Mountain guides and expedition leaders make their own first aid kit. How to make your own kit is knowledge worth having if you are thinking of taking your own adventures up a notch. Making your own first aid kit has many advantages, which is why it’s common practice among the pros.
For a start, when you consider how to make your own first aid kit, you think carefully about what is going in it. A shop bought first aid kit is generic, a best fit for all and not carefully tailored to your exploits. You probably forget about it in most cases, save for the occasional rummage for a plaster. This means you won’t know exactly what it contains, where you can find specific items or what everything inside is even for. When it comes to an emergency situation, you don’t want to be searching to find what you need and getting flustered.
The other key factor here is the personalization of your first aid kit. How to make it a good fit to your adventures is not something we can tell you, you’ll have to think carefully about that yourself. The best first aid kits are tailored specifically to the activities of those who might require it.
Do you plan to lead singalongs around a campfire? Multiple burn gels will be a feature of yours. Are you heading into the Scottish Highlands with your hiking backpack? You’ll need insect repellent for the midges and tick twisters for those horrid, blood-sucking arachnids.
Fortunately, making your own first aid kit is more straightforward than you might imagine. Read on for our comprehensive guide...
First aid kit: how to make your own
Step one: get rid of the case
You open up your best daypack and grab your kit to get a plaster only to find that everything in there got damp during that wet suffer-fest of a hike a few weeks ago, rendering half of the items useless. Avoid this situation by using a quality dry bag as the main container for your first aid kit.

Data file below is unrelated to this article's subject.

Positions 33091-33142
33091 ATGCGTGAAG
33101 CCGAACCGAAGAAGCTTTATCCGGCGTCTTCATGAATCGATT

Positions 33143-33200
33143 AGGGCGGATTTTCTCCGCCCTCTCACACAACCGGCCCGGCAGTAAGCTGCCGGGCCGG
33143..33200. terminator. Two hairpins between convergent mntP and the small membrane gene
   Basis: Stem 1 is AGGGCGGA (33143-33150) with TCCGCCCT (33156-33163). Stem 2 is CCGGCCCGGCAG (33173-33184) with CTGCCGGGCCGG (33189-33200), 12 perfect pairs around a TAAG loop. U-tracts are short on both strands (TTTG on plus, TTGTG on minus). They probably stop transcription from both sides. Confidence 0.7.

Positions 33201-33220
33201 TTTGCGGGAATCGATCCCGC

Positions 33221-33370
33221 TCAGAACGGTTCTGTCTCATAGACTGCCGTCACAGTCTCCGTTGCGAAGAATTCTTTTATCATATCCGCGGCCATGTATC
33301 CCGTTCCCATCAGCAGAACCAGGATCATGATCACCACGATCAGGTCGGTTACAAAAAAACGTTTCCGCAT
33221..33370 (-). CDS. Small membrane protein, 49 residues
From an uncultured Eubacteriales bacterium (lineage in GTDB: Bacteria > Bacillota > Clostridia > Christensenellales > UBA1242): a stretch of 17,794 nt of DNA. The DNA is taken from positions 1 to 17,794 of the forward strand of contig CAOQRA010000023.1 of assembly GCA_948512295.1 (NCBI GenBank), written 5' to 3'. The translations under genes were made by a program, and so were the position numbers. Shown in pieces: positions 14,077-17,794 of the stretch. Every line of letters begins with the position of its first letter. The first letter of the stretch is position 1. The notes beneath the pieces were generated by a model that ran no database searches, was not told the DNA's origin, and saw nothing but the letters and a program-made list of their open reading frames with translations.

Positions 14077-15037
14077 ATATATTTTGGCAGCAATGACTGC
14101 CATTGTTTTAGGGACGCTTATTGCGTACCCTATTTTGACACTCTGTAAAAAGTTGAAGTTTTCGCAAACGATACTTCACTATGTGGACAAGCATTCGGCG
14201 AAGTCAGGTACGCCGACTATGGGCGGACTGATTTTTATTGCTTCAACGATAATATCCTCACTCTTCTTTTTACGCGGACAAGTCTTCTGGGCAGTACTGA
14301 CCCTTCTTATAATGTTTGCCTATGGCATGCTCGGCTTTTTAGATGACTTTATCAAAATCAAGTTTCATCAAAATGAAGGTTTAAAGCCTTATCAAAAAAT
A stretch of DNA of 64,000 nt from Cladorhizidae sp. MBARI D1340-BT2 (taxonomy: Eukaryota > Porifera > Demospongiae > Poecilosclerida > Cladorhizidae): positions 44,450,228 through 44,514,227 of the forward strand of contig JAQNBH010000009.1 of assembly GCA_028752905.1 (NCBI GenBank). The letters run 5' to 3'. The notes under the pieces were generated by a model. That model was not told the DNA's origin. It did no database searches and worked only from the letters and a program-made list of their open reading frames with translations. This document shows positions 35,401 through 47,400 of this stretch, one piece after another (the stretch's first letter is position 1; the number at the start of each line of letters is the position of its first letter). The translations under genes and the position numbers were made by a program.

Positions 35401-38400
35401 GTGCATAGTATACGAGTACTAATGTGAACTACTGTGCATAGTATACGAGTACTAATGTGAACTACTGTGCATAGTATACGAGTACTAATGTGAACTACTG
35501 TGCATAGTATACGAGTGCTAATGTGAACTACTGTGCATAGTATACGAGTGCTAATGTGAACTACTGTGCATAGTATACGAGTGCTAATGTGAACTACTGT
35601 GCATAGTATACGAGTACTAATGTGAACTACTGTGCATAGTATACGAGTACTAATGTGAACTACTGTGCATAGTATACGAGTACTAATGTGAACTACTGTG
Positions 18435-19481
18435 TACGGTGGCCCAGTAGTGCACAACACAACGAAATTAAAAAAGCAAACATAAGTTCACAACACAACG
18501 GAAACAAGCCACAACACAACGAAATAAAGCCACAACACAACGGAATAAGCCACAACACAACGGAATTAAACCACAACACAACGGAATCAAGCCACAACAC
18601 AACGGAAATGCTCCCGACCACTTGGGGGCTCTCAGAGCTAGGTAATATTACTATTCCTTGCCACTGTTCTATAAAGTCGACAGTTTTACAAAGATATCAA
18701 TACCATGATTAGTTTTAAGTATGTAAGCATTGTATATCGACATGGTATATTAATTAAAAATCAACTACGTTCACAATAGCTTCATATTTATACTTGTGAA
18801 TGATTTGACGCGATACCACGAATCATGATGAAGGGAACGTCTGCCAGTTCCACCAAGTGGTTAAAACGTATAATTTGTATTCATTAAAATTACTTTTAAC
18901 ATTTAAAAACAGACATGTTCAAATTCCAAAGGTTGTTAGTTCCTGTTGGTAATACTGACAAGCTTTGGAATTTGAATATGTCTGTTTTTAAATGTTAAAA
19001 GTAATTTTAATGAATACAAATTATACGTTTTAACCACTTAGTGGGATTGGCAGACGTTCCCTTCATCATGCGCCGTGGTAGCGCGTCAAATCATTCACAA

Step two: compartmentalize
Keep disparate sets of kit in clearly labelled or colour coded smaller dry bags or zip-locked wallets. For example, medication should be kept together, separate from bandages, which should be separate from hygiene products like vinyl gloves and sanitizing wipes, which should be separate from plasters and so on.
Step three: gather the essential items
When making your own first aid kit, you can pick up just about everything you need from a pharmacy. Specialised items, like group shelters can be obtained at outdoor gear shops. Keep a little notebook and pen in your kit to tick things off when you use them and when you replenish them. This ensures your kit is always properly stocked.
This list isn’t necessarily exhaustive, nor does it contain the number of items you’ll carry, as this will depend on group size, but it contains the essentials for a hiker’s first aid kit:
· a survival blanket or even better a blizzard jacket
· a group shelter (size will depend on the number of people you are out with)
· any personal medication you carry for allergies etc.
· open woven bandages
· triangular bandages – essential for upper extremity fractures
· blister plasters
· eyepad wound dressing
· assorted plasters
· plaster fabric strips
· wound closure strips
· low adherent dressings